I perused with dismay the assault on Yazdi Desai by some of his colleagues who are unable to share his vision of progress, thereby resulting in an avoidable dissent, in PT dated Jan 12. The BPP Trustees have been elected by the community members in good faith to heal the Parsi community of blemishes inflicted in the past. Instead of allowing the healing to occur, new abrasions and aspersions are caused. It must be remembered that when you point one finger at someone else, you have three fingers pointing right back at yourself.
It is hoped that the current BPP Team resolves its differences and works together amicably in a mature manner, for the benefit of the Parsi community. United we stand, divided we fall.
Pervyyn Kavarana (email@example.com)
Re: PT’s New Column, ‘Cyrus The (Not So) Great!’ by Cyrus Broacha
The best thing that has happened since inception of your esteemed paper is getting the extremely hilarious and super talented Cyrus Broacha on board! I laughed and laughed and laughed till my tummy ached. It was one the most hilarious write ups I read after Behram Contractor’s ‘BUSY BEE’ columns.
I look forward to reading more and more write ups by Cyrus The (Definitely – 100%) Great!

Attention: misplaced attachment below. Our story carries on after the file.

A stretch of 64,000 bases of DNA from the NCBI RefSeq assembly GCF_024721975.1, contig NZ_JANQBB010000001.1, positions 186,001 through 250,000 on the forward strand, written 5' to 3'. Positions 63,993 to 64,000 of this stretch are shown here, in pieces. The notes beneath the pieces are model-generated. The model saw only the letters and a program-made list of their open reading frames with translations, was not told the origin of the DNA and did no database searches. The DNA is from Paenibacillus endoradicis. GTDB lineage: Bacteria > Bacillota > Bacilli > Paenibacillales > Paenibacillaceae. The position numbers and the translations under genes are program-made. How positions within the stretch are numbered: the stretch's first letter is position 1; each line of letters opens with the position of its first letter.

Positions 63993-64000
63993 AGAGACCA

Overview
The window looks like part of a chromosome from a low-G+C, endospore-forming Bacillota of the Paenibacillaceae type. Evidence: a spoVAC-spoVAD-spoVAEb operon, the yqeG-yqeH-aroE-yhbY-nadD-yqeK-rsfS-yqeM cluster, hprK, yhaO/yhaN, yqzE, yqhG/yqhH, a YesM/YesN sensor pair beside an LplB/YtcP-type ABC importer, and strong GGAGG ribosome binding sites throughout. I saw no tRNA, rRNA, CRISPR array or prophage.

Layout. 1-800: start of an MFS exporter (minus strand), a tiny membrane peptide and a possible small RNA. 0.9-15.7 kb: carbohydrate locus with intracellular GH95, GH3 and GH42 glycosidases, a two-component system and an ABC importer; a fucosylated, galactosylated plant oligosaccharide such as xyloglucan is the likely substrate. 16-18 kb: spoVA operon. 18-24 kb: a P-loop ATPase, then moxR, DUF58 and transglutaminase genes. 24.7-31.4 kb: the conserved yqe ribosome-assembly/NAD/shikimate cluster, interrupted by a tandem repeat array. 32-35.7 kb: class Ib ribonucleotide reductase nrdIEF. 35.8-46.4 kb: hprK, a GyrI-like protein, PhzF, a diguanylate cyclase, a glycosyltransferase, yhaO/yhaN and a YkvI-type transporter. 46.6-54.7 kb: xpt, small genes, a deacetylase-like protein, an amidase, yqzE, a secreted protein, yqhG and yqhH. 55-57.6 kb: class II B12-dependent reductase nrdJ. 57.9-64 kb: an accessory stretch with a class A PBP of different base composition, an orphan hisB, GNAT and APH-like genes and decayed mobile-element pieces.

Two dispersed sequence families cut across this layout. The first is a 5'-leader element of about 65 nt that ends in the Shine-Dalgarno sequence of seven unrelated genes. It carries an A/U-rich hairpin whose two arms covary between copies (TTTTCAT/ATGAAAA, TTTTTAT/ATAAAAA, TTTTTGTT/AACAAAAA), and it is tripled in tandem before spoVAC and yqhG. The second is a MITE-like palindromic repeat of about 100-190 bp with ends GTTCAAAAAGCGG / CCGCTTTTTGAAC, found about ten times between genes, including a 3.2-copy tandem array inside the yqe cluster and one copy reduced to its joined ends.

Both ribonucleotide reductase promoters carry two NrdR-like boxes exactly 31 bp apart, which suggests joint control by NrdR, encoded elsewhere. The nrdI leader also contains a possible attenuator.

Cyrus Vankadia (firstname.lastname@example.org)
Re: The Metro Tunnel Issue
This is my personal view point contrary to Karl’s point of view and in favour of letter by Zairab in an article on the controversial issue of the Metro Tunnel being built under the Wadiaji Atash Behram at Princess Street. Let me remind Karl that his view point is contrary to the promise given by our Zoroastrian forefathers in Sanjan, Gujrat by our High Priest, by expressing that we the Parsees will merge in milk, like sugar melts in milk, and any project in greater public interest has not to be opposed for sake of fears based on unfounded scientific facts.
The Govt. of the day will surely consider the safety behind the proposed Metro Tunnel digging whenever such huge infrastructure projects are undertaken. If the goals are not met by the Govt., my view is let the good lord Ahura Mazda guide the Hon’ble Chief Minister of Mahrashtra, so that both the problems of Mumbai City Upgrade of Infrastructure can happen smoothly without any vibrations or disturbance to Zoroastrian worshipers in the said Atash Behrams (all things possible if we have faith in Science and God Almighty).
About the vandalised stained glass at Bhika Behram well near Flora Fountain, as I am a frequent visitor, there will be a follow up on behalf of the Parsi Community with the police authorities and give my feedback to Parsi Times, as in India there is the Rule of Law – the only issue is it takes a long time for the law to make vandals accountable and punished.
Noshir Anklesaria <email@example.com>